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Decomposition analysis allows for energy demand growth to be broken down by activity, structure and efficiency factors. In IEA member countries, it is estimated that energy efficiency improvements since 2000 avoided using 20% more energy in 2019, an amount greater than the final energy consumption of Russia. The industry and services sector accounted for 61% of these savings, buildings for 23% and transport for 16%.

Estimated savings of final energy use in IEA countries, 2000-2019


In 2020, energy demand fell by 4% which, when combined with a 3.5% fall in global GDP in that year, contributed to make one of the worst years of energy intensity improvement in recent history, at just 0.5%. Major factors for this downturn included a higher share of energy-intensive activities in the economy, a slowdown in technical energy efficiency improvements and lower energy prices.

However, even before the Covid-19 pandemic, energy intensity improvement had been slowing, as illustrated by the IEA’s decomposition analysis, which breaks down energy demand growth into activity, structure and efficiency factors.

The deceleration in energy intensity improvement in the last years was influenced by strong demand for energy services and a shift in economic structure towards more energy-intensive industrial production, combined with only modest avoided demand from fuel switching towards electricity and slower rates of technical efficiency improvements. For example, global energy demand would have been 5% higher in 2019 if technical efficiency improvements between 2015 and 2019 had been as low as in 2020.

Decomposition of change in global primary energy use, 2015-2020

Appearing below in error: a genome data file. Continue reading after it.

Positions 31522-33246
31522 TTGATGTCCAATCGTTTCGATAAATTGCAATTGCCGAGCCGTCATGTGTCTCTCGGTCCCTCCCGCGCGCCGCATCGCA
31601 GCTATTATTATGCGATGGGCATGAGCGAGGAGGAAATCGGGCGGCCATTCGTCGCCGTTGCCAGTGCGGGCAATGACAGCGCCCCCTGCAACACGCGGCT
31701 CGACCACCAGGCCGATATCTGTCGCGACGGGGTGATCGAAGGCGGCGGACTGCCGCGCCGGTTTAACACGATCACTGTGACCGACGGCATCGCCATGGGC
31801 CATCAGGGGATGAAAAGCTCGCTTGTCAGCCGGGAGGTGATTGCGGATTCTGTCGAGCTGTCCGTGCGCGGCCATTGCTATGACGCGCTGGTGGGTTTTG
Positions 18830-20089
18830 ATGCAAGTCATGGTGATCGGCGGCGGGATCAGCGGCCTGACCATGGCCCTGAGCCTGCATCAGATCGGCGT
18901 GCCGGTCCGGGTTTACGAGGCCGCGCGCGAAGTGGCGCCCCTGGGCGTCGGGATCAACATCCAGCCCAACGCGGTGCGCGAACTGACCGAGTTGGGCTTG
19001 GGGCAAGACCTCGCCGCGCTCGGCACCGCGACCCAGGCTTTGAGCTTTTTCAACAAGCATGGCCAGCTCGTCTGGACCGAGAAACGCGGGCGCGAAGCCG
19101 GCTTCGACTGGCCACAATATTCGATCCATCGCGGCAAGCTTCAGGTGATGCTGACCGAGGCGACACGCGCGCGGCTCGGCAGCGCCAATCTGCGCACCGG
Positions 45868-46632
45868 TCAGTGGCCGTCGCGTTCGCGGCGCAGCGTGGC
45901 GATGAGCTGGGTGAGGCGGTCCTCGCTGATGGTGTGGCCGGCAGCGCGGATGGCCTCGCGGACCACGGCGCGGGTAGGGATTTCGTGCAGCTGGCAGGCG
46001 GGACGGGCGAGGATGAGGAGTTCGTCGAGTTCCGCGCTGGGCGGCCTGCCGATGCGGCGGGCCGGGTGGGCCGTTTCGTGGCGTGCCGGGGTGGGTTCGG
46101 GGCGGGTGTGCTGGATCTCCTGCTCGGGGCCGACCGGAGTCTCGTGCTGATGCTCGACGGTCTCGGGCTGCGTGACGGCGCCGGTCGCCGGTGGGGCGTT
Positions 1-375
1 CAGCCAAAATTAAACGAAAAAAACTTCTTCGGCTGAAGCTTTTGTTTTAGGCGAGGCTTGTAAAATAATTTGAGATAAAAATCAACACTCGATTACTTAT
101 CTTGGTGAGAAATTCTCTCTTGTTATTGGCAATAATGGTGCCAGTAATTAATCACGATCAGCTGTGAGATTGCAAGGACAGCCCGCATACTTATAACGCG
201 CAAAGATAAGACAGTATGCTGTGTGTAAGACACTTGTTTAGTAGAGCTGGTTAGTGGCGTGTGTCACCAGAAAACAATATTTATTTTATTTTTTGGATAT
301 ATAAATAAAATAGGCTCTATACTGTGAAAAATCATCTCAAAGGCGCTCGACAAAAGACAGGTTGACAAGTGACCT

Energy efficiency improvements helped avoid nearly two-thirds of the potential increase in energy demand that could have occurred between 2015 and 2019 due to economic growth. There has also been a steady decline in the share of coal, oil and natural gas boilers in global heating equipment sales, which fell below 50% of total sales for the first time in 2020. Sales of more efficient electric heat pumps and renewable heating equipment such as solar hot water systems made up more than 20% of overall installations in 2020.

An important contributor to changes in economic structure which added to energy demand was strong demand for energy-intensive products in China. This growth has recently led the government to increase efforts to contain electricity consumption by restricting output of steel, aluminium and cement.

Energy efficiency improvements deliver significant benefits for the climate, national budgets and for energy consumers. For example, long-running appliance efficiency policies such as minimum energy performance standards or energy labels have helped to halve the average energy consumption of many common appliances such as refrigerators, air conditioners, lighting, televisions, washing machines and cooking appliances. These huge gains have been achieved even as the price of these appliances has fallen 2% to 3% per year on average, suggesting that more stringent policy settings could curb CO2 emissions even further while still benefiting consumers. For example, in the United States the energy-efficient standards and labels programme produced net annual fuel cost savings of around USD 40 billion in 2020 or a reduction in the average annual household fuel bill of USD 320.